Cool Tips and Tricks

OK, now for the fun stuff.

  1. The Cable Turtle is very cute and keeps a variety of cables tidy.
  2. Learn how to braid an extension cord. Technically it’s not a cable, but this is a fantastic trick. I store all of my extension cords this way.
  3. Likewise, there is a right way and a wrong way to wrap a video cable. Over/under is the right way.
  4. Instructables has posted a tutorial for inexpensive, under-desk cable management.

More than a tv stand

Sony has come up with a clever television stand that is composed of speakers. It has right, left, center, and subwoofer speakers integrated into the stand. The concept cuts down on cable clutter and doubles as a place to set you television and a few components. 

The concept serves multiple purposes, but I’m not sure replacing the tv stand with this speaker set up is advisable. If one of the speakers are damaged or malfunction, the whole unit would have to be replaced, leaving you without a tv stand or speakers. 

The Sony RHT-G500 is not on the market as of yet and pricing has not been released, but it is an intriguing option for people who want a simple home theater that won’t add unwanted wires and cables to your living room. Is this yet-to-be-released speaker-laden tv stand something you find useful? Let’s read your opinions in the comments.

(via Unpluggd)

CNET’s guide to wireless products

Wire and cable clutter is a real pet peeve of mine. Here at Unclutterer we have an entire category devoted to getting wires and cables in order. The good folks over at CNET have a feature highlighting just about everything you can think of that is available in the wireless world. From CNET:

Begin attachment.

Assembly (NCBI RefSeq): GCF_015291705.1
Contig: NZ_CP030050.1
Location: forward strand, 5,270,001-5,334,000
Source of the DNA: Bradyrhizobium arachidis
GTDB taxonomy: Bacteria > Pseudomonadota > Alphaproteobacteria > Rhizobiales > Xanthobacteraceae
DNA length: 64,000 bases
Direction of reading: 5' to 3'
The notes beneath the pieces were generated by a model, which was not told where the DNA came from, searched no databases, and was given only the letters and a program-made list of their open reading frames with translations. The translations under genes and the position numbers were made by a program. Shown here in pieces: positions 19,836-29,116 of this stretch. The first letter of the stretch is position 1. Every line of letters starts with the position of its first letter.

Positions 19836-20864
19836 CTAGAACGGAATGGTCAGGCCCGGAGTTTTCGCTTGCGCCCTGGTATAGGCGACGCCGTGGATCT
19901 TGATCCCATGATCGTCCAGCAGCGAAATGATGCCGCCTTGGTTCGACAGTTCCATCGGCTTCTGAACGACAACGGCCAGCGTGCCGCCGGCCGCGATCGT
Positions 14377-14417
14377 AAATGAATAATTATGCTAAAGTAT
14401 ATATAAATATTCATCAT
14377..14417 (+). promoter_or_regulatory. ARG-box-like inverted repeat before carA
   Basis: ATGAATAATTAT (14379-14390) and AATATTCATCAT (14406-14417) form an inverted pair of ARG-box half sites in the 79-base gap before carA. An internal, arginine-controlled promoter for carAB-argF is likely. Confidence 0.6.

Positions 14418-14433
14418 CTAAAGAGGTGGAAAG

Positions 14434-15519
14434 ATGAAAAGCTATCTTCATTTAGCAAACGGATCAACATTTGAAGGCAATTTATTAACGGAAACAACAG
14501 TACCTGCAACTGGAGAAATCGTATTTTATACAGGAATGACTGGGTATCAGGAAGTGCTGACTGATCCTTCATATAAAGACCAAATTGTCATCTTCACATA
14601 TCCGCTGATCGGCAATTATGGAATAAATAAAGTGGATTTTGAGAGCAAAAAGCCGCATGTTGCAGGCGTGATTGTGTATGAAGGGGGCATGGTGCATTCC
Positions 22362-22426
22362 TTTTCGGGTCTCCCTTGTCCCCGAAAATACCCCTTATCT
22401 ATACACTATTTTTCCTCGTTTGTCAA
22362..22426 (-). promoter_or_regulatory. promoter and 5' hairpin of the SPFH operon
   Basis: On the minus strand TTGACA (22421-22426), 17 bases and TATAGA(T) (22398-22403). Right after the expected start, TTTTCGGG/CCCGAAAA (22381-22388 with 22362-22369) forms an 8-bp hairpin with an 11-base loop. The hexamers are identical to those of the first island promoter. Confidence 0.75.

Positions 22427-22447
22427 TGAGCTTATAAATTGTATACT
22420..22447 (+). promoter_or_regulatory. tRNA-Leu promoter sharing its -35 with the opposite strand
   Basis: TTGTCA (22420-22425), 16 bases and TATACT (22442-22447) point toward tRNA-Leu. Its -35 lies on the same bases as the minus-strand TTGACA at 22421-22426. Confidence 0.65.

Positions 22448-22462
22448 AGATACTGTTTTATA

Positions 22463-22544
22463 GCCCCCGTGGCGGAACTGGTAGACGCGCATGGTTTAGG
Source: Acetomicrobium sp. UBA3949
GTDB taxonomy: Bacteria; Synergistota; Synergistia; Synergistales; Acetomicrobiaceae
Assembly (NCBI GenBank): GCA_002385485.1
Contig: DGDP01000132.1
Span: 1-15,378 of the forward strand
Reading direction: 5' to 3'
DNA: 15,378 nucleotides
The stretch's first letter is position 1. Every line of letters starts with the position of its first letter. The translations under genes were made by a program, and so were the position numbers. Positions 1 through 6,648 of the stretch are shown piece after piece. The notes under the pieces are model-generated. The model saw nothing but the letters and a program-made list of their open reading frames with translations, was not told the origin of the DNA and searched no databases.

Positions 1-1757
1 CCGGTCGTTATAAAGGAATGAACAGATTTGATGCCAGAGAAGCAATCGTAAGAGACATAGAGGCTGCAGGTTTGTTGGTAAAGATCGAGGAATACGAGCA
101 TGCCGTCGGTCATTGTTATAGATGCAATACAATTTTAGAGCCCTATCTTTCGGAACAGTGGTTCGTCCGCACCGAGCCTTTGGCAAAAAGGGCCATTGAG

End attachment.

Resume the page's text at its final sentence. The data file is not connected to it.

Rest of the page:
More and more gadgets are letting us cut the cord. From home theaters and headphones to routers and radios, wireless tech simplifies all kinds of connections. This month’s feature tackles the wonder of wireless, looking at how far off we are from a fully wireless home, along with a gaggle of gadgets that can ready your home for the wireless way, starting today.

If you are in the market for a new gadget, you may want to check out what is available in a wireless option. The less wires you have the more uncluttered your space will be.

That wire mess can win you a prize

The contest is called “What’s Under your Desk” and that mess under your desk can qualify you to win a dinner with Peter Brady, er, I mean, Christopher Knight.

The contest is sponsored by Green Plug.

Green Plug’s mission is to sign up electronics manufacturers to use its chip that would go into power supplies. With the chip, consumers would be able to plug any device into a hub to power multiple devices. Software, which the company intends to make available for free, will be able to read exactly how much power a device needs.

Here at Unclutterer, we have made it our mission to rid your workspace or entertainment center of that wire monster that may be lurking under your desk. The wire monster is incredibly pesky and hard to control, but with some tips and the right plan of attack the wire monster can be conquered.

(via Crave)

Wireless iPod streaming